Shivraj set for massive victory in Madhya Pradesh: Survey

Shivraj Singh Chouhan. AFP

Shivraj Singh Chouhan. AFP

A credible face to lead its campaign, a semblance of unity among the many factions of the perennially divided party and whirlwind tour by party vice-president Rahul Gandhi across the state to canvass for votes for party candidates - nothing seems to be helping the Congress’ cause in the Madhya Pradesh assembly elections. The meticulously drawn corruption charges against Chief Minister Shivraj Chouhan are also falling flat. People might be unhappy with the BJP government in the state for different reasons, but they still think Congress is the greater evil. The party’s decade-long wait to recapture power in Madhya Pradesh looks set to prolong.

If Rahul Gandhi was looking for a revival of the Congress fortune in the current round of assembly elections, he should stop counting in Madhya Pradesh. According to a CNN-IBN survey conducted by Delhi-based research organisation CSDS and Lokniti, the BJP is likely to register a six percent rise in vote share compared to 2008. In the previous assembly election, the party had secured a vote share of 37.6 percent; it goes up to 44 percent. The Congress’ vote share increases marginally from 32.4 percent to 33 percent but that is hardly enough to topple the BJP.

Estimated voteshare in Madhya Pradesh.

Estimated voteshare in Madhya Pradesh.

It means a pre-incumbency wave is sweeping the central Indian state. The allegation of corruption against the Shivraj government has not stuck and factionalism within the state unit of the BJP may not be as damaging to the party’s prospect as it appears from outside. In terms of seats, which is a tricky proposition since increase in vote share does not necessarily translate into more seats, the BJP looks comfortably set to form the next government. The ruling party, according to the projection of the survey, is likely to bag between 148 and 160 seats in the 230-member house compared to 52-62 of the Congress. In the 2008 elections, the BJP had won 143 and the Congress 72.

The survey, conducted between October 13 and October 20, involved a sample size of 2,870 spread across 140 polling stations in 35 assembly constituencies of the state. The number of respondents across categories - women, urban population, SCs, STs, Hindus and Muslims - correspond to their numbers in the 2011 Census in percentage terms.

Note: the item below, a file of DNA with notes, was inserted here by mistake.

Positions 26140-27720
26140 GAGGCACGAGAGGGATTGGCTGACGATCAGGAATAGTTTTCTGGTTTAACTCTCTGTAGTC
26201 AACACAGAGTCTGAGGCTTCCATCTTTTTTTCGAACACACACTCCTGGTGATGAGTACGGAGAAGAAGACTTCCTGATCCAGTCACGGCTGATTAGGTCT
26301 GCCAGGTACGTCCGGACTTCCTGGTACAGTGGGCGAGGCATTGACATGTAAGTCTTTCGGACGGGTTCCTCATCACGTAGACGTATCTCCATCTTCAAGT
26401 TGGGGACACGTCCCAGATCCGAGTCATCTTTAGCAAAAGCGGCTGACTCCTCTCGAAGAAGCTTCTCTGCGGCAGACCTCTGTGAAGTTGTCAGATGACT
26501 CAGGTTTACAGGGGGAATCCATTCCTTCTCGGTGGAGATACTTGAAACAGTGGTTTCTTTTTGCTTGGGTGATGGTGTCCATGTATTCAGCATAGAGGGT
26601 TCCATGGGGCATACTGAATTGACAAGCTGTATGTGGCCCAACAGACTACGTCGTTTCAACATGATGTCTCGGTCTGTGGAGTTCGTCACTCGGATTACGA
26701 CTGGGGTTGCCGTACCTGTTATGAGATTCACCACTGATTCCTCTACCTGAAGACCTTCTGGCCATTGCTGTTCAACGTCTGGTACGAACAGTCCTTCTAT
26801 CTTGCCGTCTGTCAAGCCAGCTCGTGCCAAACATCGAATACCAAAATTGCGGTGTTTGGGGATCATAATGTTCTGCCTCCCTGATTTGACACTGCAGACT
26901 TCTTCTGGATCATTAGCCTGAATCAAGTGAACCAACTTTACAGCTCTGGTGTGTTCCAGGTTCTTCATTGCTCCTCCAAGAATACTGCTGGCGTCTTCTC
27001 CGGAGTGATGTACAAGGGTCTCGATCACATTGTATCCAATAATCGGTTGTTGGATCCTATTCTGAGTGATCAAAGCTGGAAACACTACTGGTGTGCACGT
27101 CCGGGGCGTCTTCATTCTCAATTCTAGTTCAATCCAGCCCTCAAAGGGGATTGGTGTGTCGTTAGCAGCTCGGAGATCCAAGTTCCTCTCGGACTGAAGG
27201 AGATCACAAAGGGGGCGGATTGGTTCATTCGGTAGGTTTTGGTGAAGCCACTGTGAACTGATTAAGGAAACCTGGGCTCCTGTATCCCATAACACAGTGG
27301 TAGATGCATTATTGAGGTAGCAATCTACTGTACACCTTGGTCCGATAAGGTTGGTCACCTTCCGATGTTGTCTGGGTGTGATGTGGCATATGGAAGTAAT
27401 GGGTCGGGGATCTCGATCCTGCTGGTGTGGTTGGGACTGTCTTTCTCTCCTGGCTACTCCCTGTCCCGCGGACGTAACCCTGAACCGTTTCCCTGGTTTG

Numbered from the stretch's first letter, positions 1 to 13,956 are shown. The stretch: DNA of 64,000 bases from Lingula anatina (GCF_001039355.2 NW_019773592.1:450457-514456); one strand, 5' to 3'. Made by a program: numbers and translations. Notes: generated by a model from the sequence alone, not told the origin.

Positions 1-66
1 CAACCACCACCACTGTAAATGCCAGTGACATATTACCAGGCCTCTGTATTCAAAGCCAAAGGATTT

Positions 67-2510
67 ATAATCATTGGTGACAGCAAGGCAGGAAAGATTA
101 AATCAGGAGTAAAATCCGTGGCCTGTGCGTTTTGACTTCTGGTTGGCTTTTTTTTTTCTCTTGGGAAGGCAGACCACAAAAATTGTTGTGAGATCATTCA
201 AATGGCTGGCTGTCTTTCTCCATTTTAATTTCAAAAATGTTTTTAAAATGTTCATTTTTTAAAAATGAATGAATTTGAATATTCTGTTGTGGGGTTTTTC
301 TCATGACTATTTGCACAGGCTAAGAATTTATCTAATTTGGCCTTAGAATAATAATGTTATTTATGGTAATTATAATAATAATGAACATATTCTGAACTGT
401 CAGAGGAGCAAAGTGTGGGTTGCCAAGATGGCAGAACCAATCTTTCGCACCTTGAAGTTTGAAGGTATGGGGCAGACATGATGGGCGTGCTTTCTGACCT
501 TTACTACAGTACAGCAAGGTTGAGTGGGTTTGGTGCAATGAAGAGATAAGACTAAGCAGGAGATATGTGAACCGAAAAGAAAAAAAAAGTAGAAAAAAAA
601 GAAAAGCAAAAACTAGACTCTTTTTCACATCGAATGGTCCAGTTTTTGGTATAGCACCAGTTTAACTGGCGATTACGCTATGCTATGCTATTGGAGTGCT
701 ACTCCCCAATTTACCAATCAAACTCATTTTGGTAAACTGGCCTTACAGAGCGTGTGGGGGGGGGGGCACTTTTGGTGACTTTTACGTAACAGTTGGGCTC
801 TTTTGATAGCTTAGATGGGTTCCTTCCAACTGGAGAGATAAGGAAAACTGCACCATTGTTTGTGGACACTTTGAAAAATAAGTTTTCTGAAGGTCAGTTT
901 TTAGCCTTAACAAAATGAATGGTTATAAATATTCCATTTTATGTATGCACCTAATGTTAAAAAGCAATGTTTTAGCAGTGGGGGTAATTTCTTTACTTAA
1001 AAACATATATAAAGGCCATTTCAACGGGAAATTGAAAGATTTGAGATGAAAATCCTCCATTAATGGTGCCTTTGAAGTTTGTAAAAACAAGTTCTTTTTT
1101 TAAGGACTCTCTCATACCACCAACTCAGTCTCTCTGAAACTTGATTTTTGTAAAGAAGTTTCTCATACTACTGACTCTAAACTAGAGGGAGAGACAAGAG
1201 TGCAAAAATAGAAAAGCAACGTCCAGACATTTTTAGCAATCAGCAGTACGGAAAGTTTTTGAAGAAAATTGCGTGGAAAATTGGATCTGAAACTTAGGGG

A young face with greater credibility does not necessarily mean gains in terms of young voters. As many as 53 percent of voters in the age group 18-22, mostly first time voters, are likely to vote for the BJP. The elevation of Jyotiraditya Scindia, may have been a good move from the Congress’ perspective, but the young voters are not floored by his boyish charms and ernest approach. Thirty-eight percent would like to vote for the Congress. In the age group 23-25, the BJP looks to be the gainer again with 44 percent of respondents backing it compared to 34 percent of the main rival. In the age group 36-45, it is a repeat of the numbers. In fact, across all age groups, the BJP is the favourite.

What voters have to say about Jyotiraditya Scindia.

What voters have to say about Jyotiraditya Scindia.

Jyotiraditya has a big burden to shoulder. The Congress in Madhya Pradesh is still identified with Digvijaya Singh and his hugely unpopular government before 2003. It would take some time for any other party leader to undo the damage. And Digvijaya is still around as an important public face of the party. That certainly is a cross the young leader has to carry. As the choice for chief ministerial candidate he does not fare too poorly, with 33 percent of respondents backing him, compared to 44 percent of Shivraj Chouhan.

Interestingly, the latter is more popular among women compared to men. While 47 percent of women respondents preferred Shivraj, only 28 liked Jyotiraditya. Digvijaya’s rating as the choice for the top job is pretty low with only 3 percent backing him.

Interestingly, a large number of Congress voters rate Shivraj’s two terms as chief minister much higher than Digvijaya 10-year stint before 2003. As many as 28 percent of traditional party voters said the former has been better as chief minister. Almost the equal number said the latter was better but coming from Congress voters the numbers are notable.

It appears the Congress was too late in bringing Jyotiraditya into the picture. Also Shivraj has been a far better chief minister and leader than his critics would believe.

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